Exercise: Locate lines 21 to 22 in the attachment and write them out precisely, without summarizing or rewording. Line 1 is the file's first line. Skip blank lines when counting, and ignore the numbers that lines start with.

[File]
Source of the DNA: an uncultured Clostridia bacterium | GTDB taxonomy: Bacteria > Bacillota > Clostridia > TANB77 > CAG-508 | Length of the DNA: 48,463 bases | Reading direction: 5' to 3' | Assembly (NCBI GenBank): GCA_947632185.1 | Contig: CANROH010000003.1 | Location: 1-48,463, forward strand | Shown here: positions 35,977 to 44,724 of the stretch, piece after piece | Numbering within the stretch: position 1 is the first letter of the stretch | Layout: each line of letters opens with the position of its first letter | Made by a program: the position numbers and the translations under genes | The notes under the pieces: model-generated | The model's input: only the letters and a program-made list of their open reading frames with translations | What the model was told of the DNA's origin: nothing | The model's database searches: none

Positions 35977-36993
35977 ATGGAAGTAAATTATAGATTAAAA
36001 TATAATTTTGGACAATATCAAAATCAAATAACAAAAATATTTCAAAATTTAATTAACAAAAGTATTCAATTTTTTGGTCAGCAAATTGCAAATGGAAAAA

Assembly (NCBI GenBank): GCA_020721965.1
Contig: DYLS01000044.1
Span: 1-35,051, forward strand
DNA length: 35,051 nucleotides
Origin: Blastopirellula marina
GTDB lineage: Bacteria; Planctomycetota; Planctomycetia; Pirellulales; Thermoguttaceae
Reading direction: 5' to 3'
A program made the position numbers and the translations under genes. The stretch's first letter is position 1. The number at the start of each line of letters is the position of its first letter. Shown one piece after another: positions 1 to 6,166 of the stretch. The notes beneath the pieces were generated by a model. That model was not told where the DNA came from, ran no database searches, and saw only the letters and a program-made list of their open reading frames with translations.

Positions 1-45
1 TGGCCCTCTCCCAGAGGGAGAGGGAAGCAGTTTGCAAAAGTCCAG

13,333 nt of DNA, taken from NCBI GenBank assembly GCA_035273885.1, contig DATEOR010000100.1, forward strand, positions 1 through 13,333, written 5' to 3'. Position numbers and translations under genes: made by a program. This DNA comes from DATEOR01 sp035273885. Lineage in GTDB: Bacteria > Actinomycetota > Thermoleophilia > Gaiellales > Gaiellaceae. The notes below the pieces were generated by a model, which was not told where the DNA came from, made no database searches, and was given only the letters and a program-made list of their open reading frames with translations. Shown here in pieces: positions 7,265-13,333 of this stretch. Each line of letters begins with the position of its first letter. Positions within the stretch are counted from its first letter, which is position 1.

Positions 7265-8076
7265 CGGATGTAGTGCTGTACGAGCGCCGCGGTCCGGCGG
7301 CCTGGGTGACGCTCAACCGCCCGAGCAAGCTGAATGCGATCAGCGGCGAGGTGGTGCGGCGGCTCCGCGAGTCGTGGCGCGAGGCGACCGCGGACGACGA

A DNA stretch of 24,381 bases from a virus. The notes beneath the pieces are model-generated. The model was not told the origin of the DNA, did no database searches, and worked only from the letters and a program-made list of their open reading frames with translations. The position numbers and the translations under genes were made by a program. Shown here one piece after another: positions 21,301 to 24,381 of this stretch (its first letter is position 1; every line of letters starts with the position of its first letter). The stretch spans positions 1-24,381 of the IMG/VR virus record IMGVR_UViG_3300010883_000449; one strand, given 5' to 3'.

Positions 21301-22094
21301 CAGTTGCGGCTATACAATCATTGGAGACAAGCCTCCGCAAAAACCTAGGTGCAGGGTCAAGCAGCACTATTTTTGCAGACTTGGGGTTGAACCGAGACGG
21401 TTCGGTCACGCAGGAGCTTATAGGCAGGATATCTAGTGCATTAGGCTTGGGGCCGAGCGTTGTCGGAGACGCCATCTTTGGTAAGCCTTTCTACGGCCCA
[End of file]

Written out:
21301 CAGTTGCGGCTATACAATCATTGGAGACAAGCCTCCGCAAAAACCTAGGTGCAGGGTCAAGCAGCACTATTTTTGCAGACTTGGGGTTGAACCGAGACGG
21401 TTCGGTCACGCAGGAGCTTATAGGCAGGATATCTAGTGCATTAGGCTTGGGGCCGAGCGTTGTCGGAGACGCCATCTTTGGTAAGCCTTTCTACGGCCCA